2. What Are The Three Major Types Of Neurons? How Are They Functionally Different?

730 Words 3 Pages
Elisabeth Helms
Professor Michel
PSY 435-01
28 August 2015

Assignment #2
What are the 3 major types of neurons? How are they functionally different? Why are the functional differences important?
There are 3 major neurons that the nervous system uses to carry information throughout the body; sensory neurons, interneurons, and motor neurons. Each type of neuron, all functionally different, interacts with the central nervous system, the brain, and the muscles of the body. Some vary in shape and sizes as well as differ in simplicity and complexity. Neurons play a big role in communication between cells, as well as for processing information, and the usage of memory. Each neuron has a similar structure; the cell body, axon, dendrites, terminal
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As presented in figure 3-5 in the textbook, the sensory neuron is simple in that its dendrites are small in number. The function of the sensory neuron is to carry information coming from the sensory receptors and sensory organs (ex: nose, skin, eyes, etc.) to the brain and spinal cord. The sensation of temperature (such as hot and cold) is received through nerves in the skin that send information to sensory neurons. Some examples of sensory neurons are the somatosensory neuron, and the bipolar neuron. The somatosensory neuron provides information from the body to the spinal cord which inadvertently provides information to the central nervous system (CNS). A bipolar neuron (ex: retinal cells), directs information from the retina to visual receptors in the …show more content…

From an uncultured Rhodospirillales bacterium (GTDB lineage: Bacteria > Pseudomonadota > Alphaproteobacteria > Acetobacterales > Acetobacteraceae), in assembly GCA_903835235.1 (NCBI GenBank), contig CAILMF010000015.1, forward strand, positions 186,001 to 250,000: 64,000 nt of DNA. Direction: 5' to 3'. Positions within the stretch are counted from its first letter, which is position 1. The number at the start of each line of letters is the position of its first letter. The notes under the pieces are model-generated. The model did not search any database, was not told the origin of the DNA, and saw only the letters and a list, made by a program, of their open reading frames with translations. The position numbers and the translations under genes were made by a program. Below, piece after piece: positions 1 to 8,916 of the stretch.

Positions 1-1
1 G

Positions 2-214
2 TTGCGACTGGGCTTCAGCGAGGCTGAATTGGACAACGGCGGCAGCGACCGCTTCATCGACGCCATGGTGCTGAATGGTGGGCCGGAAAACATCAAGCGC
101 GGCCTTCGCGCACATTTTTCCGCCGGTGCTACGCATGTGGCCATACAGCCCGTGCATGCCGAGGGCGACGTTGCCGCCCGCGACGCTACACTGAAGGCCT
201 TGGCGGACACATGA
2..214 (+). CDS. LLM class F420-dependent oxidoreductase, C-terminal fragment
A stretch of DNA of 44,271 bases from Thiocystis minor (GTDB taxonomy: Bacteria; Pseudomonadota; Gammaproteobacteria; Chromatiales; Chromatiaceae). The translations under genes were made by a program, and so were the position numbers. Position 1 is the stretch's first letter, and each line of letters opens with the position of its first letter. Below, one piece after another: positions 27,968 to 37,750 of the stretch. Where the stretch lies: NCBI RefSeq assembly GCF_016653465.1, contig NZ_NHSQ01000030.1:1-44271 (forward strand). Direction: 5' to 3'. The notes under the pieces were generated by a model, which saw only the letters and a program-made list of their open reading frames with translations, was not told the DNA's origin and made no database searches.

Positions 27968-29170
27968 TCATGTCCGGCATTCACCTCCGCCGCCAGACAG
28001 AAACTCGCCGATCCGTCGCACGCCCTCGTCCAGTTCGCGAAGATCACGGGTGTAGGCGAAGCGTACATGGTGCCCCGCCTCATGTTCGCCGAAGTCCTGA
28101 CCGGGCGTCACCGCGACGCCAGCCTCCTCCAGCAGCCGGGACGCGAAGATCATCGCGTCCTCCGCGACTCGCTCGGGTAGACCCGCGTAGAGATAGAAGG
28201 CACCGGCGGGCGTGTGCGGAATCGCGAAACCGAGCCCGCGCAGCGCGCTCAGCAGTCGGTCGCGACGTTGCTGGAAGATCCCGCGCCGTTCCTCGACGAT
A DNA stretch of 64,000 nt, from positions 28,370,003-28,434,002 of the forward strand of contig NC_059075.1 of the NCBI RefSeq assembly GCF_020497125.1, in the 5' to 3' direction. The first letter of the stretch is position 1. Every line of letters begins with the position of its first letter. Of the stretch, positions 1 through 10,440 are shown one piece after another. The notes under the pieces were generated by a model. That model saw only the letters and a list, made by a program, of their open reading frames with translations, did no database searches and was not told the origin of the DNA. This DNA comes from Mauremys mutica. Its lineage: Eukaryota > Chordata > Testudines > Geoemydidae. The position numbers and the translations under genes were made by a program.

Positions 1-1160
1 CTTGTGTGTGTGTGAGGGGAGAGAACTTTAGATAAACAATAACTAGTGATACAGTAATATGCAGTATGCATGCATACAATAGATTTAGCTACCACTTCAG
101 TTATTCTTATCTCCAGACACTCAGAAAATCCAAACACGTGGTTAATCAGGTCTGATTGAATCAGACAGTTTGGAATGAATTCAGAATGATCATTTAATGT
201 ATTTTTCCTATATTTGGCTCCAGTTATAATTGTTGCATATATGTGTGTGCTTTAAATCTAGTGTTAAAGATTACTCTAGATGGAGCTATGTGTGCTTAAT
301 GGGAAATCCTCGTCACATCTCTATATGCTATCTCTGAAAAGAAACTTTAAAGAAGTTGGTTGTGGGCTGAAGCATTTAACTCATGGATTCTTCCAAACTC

Also known as association cells, connect a neuron to another neuron (ex: sensory neuron to motor neuron). Because they are the bridge between sensory and motor neurons, they collect information from many different sources. One type of an interneuron, the pyramidal cell, carries information from the cortex to the brain and spinal cord. The Purkinje cell, another interneuron, carries information from the cerebellum to the brain and spinal cord. One unique fact about interneurons is that you can find most of these in the brain. The larger the brain, the more interneurons are found. Motor neurons have larger, more complicated networks of dendrites. Located in the spinal cord, and bottom of the brain stem, the motor neurons’ large axon reaches to the muscles of the body. They help the contraction of muscles, as well as mediate behavior (reflexes). Any efferent information must pass through motor neurons to get the

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